"Do you want to just keep climbing up to the lookout from there, while I take the trail?"
My answer should have been obvious and quick. After all, I'd just seen the lookout as we'd walked across the ridgeline saddle. But, looking up the crumbling hillside, it seemed like it might be doable to pick my way up. Pulling out my route navigation device - an 8" Lenovo Tab M8 FHD that works really well with the topo maps on Backcountry Navigator XE - the ascent didn't seem that much worse than the ascent of the trail, so I decided to give it a go. Assuming it worked, I'd have only about a quarter the distance to travel as my companion, and I wouldn't have to find a way back down to the trail.
Now, before I continue with the story, I feel it is important to highlight two elements of that last sentence.
- "Assuming it worked" - we all know what they say about "assume," but in this case I was the only one involved. So, perhaps I was twice the (dumb)ass that I might normally be.
- "I wouldn't have to find a way back down" - even from my current position, I was already concerned about downclimbing my way back to the trail. What idiot would continue up when running into an impassable section above would necessitate going even farther back down. Oh, right, this guy between the keyboard and screen.
Hindsight of course is 20/20, and as I climbed up the next hundred feet, I quickly realized I'd made a mistake. Unfortunately, this is where point #2 came into play. Plus, knowing she had a longer distance to go than I did, @mrs.turbodb was nowhere to be seen as I started picking my way down the loose, 65 degree slope.
It only took a descent of about 15 feet for me to realize that "down" was really not an option.
And so, up I went, grabbing every piece of vegetation I could, testing each crumbly piece of Serpentinite before transferring my weight. It was slow going. I cut my hand on a rock. The wind picked up as I skirted a narrow ledge. I was dumb enough to let go of everything so I could snap a couple photos.
Doesn't look so bad from this angle, but I can assure you that this little tree exists on the edge of an abyss.
Eventually I reached a shallower ridge leading up to the lookout. I'd survived. I quickened my pace in the hopes that I could at least salvage a win by reaching the top first. And then @mrs.turbodb popped her head around the lookout and asked me if I was OK, adding, "My route was amazing, through the most beautiful garden-like setting."
I just smiled - a mixture of defeat and success - as I climbed up the final 15 foot ledge to the lookout.
The point at which I knew I wasn't going to die. Oh, and a nice view.
There are certainly worse places to take care of business.
From the top, the views overlooking the Kalmiopsis Wilderness were endless. These were not large mountains, but they were wild.
Lee Wetzel | L.O. | 1954
Initially, as we walked around the exterior, it appeared that the lookout was all locked up. We'd expected as much from the descriptions we'd read, knowing that - at the very least - it had been abandoned as an active lookout sometime between its installation in 1954 and its restoration by the Illinois Ranger District and the Sand Mountain Society in 1994. In fact, prior to this building, a cupola-style lookout was erected onsite in 1920, as reported in the local paper:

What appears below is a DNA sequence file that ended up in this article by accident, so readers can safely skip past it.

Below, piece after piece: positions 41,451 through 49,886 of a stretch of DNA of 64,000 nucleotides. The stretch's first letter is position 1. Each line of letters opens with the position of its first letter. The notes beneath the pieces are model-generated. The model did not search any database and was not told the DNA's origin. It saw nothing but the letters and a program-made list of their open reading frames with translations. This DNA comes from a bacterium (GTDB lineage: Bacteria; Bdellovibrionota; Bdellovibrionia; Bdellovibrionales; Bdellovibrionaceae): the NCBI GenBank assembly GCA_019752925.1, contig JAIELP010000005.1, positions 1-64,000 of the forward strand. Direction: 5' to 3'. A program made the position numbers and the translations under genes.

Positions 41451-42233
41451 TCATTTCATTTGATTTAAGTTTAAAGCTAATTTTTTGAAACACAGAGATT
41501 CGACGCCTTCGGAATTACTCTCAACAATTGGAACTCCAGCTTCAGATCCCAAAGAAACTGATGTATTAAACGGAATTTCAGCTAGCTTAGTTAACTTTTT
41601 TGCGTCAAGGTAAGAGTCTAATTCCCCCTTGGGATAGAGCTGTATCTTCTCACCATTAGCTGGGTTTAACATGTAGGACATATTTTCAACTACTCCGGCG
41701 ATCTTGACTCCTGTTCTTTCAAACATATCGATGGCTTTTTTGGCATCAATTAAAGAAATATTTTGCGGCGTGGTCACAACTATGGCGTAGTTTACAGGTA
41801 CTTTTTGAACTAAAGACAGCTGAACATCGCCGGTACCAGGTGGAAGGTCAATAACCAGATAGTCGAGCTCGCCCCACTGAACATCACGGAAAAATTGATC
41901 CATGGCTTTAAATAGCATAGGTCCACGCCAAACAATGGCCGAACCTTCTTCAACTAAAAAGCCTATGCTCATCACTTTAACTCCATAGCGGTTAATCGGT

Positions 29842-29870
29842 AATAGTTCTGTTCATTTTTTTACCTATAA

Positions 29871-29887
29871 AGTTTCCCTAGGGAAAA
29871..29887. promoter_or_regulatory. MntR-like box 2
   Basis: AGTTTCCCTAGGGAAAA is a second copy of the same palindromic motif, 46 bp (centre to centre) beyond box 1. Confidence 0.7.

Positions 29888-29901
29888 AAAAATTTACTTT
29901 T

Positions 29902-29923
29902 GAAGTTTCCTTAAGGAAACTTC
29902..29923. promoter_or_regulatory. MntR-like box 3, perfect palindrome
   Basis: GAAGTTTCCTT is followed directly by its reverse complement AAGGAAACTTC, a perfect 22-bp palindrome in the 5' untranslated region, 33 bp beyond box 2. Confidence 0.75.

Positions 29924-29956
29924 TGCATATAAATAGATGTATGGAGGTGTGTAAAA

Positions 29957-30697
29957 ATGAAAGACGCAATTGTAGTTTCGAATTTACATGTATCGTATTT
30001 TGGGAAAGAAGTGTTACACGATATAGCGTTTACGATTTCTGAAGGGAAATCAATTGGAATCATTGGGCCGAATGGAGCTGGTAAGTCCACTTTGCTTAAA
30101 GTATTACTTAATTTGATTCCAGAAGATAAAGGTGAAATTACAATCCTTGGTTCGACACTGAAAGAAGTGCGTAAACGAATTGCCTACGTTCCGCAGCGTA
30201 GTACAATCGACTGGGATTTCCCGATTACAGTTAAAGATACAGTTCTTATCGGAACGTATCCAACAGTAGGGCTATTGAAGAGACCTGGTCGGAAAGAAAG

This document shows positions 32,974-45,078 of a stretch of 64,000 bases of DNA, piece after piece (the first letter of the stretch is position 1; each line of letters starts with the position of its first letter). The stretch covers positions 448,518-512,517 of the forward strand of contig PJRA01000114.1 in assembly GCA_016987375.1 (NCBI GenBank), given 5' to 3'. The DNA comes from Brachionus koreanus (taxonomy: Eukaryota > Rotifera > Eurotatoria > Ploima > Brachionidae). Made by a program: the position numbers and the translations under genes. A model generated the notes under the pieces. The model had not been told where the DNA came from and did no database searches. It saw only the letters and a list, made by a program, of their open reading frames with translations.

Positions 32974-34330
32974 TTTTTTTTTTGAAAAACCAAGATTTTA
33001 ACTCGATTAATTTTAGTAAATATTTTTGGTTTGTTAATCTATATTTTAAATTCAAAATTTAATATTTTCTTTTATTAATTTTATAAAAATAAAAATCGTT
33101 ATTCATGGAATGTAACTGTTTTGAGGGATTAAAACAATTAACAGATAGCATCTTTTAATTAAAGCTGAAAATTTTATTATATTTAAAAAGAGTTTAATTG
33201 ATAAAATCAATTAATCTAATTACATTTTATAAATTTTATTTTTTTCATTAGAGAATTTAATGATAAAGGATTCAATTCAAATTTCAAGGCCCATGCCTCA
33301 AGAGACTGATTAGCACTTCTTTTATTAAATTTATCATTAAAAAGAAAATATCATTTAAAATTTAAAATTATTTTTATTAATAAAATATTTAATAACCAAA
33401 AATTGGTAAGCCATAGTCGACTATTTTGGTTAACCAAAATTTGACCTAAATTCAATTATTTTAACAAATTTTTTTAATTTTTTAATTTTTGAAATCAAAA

We have at last completed the Pearsoll Peak Lookout house; it is one of the ready cut standard type and it sure is a real house. We bumped up against a few minor mistakes which caused not a little grief, for instance, the plans call for tower windows size 33 1/2" x 38" but when we came to fit the windows we found they were 30"x38". A lot of swearing naturally followed. Further, the bevels on the quarter round were all cut only on one side; four of the jack rafters were four inches too short. Most unfortunate, while the table for the fire finder conforms exactly to the specifications, it is at least 14" too low. On a downward slope of 45 degrees or more, one could never sight the base of a fire looking through the sights of the alidade.July 1920, Siskiyou Bulletin
Then, as I more closely inspected the steel bars securing the shutters, I noticed that they could be lifted out of the way without the need for a key, allowing the shutters to be raised and the door to be opened. A few minutes later, we were inside!
It was a mess in there. Apparently, a new group of volunteers are working to restore the lookout a second time.
First ones to sign the book in nearly a year! Little did we know that we'd soon meet the "K" of "N+K" who signed the same page, nearly a year earlier.
After poking around in the pile of tools for a few minutes, we stashed the documentation back in the tupperware we'd found it in and retraced @mrs.turbodb's steps down from the summit.
The garden of which she'd spoke.
As we were nearing the point at which we'd parted ways on the hike up (the upper tailings pile), we noticed a second tailings pile, accessible via a lower road.
We couldn't come all this way without inspecting the lower workings of the Pearsoll Peak Chromium Mine, and a few minutes later our curiosity paid off - a second adit, this one leading much deeper into the mountain.
Nice and wet inside. Surely that can't be good for the wooden supports.